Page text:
PG for some mild action and peril
Action, Animated, Family
Nov. 21, 2008
John Travolta, Miley Cyrus, Susie Essman, Mark Walton
Byron Howard, Chris Williams
Walt Disney Studios Motion Pictures
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By Jesse Carey
Interactive Media Producer
- Car chases. Motorcycles. Explosions. Ninjas. And that’s just the first five minutes. To compare Disney’s latest animated feature to films like Finding Nemo or The Incredibles, or any of the other modern computer-animated classics, doesn’t quite do it justice—it’s more like an amusement park ride.
Whereas Pixar films are cartoony versions of the world around the characters, Disney’s first CG movie, Bolt, strives for a realistic look and feel, that makes the action eye-popping and the entire aesthetic feel alive. (I should also mention I only saw the film in its 2D version; it’s also being released in 3D.) But that’s not to say it doesn’t contain any of the classic children’s film elements like adventure, friendship and integrity we’ve come to know from movies that have come before it.
Bolt is the story of a Hollywood dog who is the star of a hit primetime show centering around his adventures saving his owner Penny (voiced by Miley Cyrus) from the evil Green Eyed Man.
The only thing is, Bolt (voiced by John Travolta) doesn’t realize that he’s just actor. He believes that the danger, the villains and his superpowers (laser vision, superbarking, and super-dog strength) are real and that Penny is actually being stalked by the Green Eyed Man, his sinister cat and a clan of ninjas. Viewers, however, quickly learn that the only thing that is real is the affection between Bolt and Penny, the young girl who has owned Bolt since he was a puppy.
When he is accidental shipped off to New York, Bolt thinks he must find a way back to Hollywood to save Penny, who he believes has actually been captured by the show’s villain.
Not long after wandering through the streets of New York City, Bolt encounters a cynical alley cat named Mittens (voiced by Susie Essman) who he forces to assist him in his journey to Hollywood. Soon Mittens and Bolt find themselves in an RV park, begging for food. Here they meet a TV-addicted hamster named Rhino (who is voiced brilliantly by a Disney animator named Mark Walton). Rhino, who recognized Bolt from his show, also doesn’t realize the television (or the “magic box” as he calls it) isn’t real, and convinces the pair to let him join them on their adventure across the country.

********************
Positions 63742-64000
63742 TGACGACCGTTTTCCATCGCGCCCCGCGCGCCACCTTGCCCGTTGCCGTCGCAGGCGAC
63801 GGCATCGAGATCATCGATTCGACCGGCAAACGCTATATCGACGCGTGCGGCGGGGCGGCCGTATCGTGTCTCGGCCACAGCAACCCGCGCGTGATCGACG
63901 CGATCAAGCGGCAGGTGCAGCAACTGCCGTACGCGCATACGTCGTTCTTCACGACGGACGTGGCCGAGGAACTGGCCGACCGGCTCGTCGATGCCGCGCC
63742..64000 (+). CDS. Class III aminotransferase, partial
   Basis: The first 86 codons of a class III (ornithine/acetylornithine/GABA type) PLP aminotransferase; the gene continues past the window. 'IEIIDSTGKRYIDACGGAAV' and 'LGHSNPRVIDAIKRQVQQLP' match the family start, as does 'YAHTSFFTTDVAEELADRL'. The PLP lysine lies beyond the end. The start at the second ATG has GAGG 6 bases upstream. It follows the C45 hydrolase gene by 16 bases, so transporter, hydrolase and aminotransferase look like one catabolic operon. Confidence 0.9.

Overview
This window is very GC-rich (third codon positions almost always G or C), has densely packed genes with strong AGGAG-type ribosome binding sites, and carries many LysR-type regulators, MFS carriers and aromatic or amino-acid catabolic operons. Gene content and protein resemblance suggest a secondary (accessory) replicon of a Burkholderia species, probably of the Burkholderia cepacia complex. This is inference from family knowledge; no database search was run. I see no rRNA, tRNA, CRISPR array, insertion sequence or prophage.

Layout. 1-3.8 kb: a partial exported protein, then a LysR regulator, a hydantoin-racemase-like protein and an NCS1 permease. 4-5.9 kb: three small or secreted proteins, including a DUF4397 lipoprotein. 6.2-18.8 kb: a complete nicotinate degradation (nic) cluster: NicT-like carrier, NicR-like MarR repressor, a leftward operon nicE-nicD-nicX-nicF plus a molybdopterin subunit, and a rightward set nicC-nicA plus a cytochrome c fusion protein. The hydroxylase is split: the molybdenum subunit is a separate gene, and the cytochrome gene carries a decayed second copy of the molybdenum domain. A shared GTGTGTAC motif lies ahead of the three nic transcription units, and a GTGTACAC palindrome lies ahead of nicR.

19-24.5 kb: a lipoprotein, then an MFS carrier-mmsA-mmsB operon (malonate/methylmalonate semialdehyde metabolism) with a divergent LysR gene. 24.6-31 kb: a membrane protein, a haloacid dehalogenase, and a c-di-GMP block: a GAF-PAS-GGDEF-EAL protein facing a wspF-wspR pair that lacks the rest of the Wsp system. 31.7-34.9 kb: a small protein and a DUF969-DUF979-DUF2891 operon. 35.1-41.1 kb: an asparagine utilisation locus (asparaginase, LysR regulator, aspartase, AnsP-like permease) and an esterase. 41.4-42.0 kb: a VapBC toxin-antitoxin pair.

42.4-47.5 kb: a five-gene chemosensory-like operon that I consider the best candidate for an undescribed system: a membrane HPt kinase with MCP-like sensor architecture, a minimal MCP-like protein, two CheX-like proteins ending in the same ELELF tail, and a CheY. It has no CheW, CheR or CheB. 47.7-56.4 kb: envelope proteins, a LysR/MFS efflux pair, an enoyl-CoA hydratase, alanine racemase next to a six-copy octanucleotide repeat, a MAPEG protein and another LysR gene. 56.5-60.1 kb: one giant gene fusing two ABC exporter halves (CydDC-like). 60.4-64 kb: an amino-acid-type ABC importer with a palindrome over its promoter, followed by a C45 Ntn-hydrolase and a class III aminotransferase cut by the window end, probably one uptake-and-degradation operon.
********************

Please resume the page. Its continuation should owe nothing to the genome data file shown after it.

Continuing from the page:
Though the story is a classic a road-trip/adventure and each twist and turn is relatively predictable (even for a children’s film), the plot serves as a nice vehicle for a story that is really about friendship and unconditional love.
As Bolt slowly comes to the realization that the world he knew (superpowers, over-the-top adventures and daring rescues) was all a lie, he never doubts the one thing that keeps him going—the love he has for his owner Penny. Even the relationship between Mittens, the hard-nosed alley cat that is initially forced to come along on Bolt’s journey to find Penny, turns into a moving friendship. And when you toss in the hyper-active hamster with his unbridled optimism, you’ve got a truly entertaining movie.
There’s enough edge-your-seat chases, eye-popping action and laughs (that mostly come from Rhino’s fanatical enthusiasm) to keep the kids cheering all the way through, but the story is fast enough and the dialogue is smart enough that adults will enjoy this one too. The movie is nowhere near the level of Pixar’s latest WALL*E—which wasn’t only visually stunning; it managed to tell a moving story with little dialogue and poignant social commentary—but it is good matinee fair.
If you’re looking for a fun, entertaining way to spend an hour and a half, check out Bolt. The plot may be nothing new, but the attention to graphic detail, well-crafted action sequences and quick pace make up for the generic storyline.
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